An amazing little soundtrack from James William Guercio – music composed for his only cinematic effort as a director – for a film that features Robert Blake as a Native American cop! The score is heavy on jazzy horns with an undercurrent of funk – very similar to Guercio's best modes working with the group Chicago in the early days, and his productions for Blood Sweat & Tears! The depth of the music is quite a surprise – as we never new that James had this ability on his own – and it's recorded with that crystal clear quality that made him a revolutionary talent in the studio, too. Some numbers have a tight cop show sort of funk, while others have an expansive sound that's a nice contrast – and in addition to instrumental tunes "Free From The Devil", "The Chase", "Prelude", "Monument Valley", "Overture", and "Jolene's Dance" – the set also features "Most Of All" by The Marcels, "Meadow Mountain Top" by Mark Spoelstra, and "Tell Me" by Terry Keith of Chicago. (Includes all extras. Cover has a small sticker on the back.) © 1996-2015, Dusty Groove, Inc.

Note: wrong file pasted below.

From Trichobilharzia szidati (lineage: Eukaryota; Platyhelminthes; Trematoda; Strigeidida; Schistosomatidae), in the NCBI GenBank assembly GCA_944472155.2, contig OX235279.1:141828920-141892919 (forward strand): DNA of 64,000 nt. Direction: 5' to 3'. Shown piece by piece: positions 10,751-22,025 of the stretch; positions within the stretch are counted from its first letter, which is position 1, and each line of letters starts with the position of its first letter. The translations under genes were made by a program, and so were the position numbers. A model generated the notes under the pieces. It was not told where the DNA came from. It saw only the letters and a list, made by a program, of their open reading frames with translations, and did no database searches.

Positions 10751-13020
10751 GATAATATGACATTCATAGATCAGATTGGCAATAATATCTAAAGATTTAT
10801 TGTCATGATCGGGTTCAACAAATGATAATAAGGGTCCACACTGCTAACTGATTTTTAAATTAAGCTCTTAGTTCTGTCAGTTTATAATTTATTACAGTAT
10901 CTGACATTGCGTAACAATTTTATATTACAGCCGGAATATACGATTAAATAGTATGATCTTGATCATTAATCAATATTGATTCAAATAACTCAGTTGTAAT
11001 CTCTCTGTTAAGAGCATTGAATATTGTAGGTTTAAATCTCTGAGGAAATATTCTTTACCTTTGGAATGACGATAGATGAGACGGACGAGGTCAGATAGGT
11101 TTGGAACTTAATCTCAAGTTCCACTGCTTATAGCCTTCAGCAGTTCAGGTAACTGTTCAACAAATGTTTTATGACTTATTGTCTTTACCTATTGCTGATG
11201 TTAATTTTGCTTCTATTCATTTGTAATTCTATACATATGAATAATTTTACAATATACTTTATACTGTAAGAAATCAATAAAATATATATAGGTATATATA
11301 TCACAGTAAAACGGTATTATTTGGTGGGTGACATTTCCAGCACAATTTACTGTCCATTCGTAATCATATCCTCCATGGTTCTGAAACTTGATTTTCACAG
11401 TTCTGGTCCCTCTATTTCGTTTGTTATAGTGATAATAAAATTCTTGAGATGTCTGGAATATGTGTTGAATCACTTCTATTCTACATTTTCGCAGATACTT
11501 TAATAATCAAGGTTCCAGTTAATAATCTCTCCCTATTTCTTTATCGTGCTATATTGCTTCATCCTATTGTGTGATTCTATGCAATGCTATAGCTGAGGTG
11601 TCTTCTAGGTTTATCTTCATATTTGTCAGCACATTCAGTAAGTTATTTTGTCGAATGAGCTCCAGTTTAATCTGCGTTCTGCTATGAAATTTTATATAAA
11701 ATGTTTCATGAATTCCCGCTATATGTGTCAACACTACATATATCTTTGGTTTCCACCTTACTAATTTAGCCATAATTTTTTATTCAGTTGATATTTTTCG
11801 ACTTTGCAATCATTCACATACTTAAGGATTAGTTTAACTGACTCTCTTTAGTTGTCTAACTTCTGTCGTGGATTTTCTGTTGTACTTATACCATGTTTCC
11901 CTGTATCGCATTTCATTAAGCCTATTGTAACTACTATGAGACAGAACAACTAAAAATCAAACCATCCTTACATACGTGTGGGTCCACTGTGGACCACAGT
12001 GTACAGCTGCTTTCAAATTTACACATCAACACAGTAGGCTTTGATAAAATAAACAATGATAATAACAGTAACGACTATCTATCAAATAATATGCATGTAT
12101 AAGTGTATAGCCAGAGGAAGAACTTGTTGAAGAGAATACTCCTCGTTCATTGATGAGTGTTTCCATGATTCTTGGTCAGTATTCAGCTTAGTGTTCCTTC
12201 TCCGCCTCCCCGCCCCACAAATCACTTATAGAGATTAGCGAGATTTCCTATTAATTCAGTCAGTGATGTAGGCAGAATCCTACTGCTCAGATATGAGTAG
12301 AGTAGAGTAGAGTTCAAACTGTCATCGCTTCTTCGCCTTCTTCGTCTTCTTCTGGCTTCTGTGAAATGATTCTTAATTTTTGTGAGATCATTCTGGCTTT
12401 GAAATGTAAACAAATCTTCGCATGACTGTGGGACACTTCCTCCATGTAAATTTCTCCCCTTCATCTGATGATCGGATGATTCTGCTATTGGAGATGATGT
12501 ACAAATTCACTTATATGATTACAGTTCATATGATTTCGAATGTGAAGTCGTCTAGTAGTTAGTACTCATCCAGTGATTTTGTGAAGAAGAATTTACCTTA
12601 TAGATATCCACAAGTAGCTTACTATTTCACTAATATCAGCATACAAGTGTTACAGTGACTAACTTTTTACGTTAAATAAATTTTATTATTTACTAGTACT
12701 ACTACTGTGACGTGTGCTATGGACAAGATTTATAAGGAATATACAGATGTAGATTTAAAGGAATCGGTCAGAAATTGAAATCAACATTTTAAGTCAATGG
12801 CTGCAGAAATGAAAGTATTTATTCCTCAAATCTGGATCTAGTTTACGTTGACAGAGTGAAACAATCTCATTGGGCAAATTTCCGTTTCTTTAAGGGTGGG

We realize that there are many different interpretations of the standard grades used for pre-owned vinyl record albums & CD, so we thought we'd offer you the ones that we are working with, so you have an idea what we mean when we give the grade for a non-new item on our pages.
Below are stated conditions for a used vinyl records at Dusty Groove. Grading for the cover should be assumed to be near (within a "+" or "-") the grading for the vinyl. If there is significant divergence from the condition of the vinyl, or specific flaws, these will be noted in the comments section of the item. However, please be aware that since the emphasis of this site is towards the music listener, our main concern is with the vinyl of any used item we sell. Additionally, please note that all of our records are graded visually; considering the volume of used vinyl we handle, it is impossible for us to listen to each record. If we spot any significant flaws, we make every attempt to listen through them and note how they play.
The following grading conditions apply to the vinyl component of an album or single:
If something is noteworthy, we try to note it in the comments — especially if it is an oddity that is the only wrong thing about the record. This might include, but isn't limited to, warped records, tracks that skip, cover damage or wear as noted above, or strictly cosmetic flaws.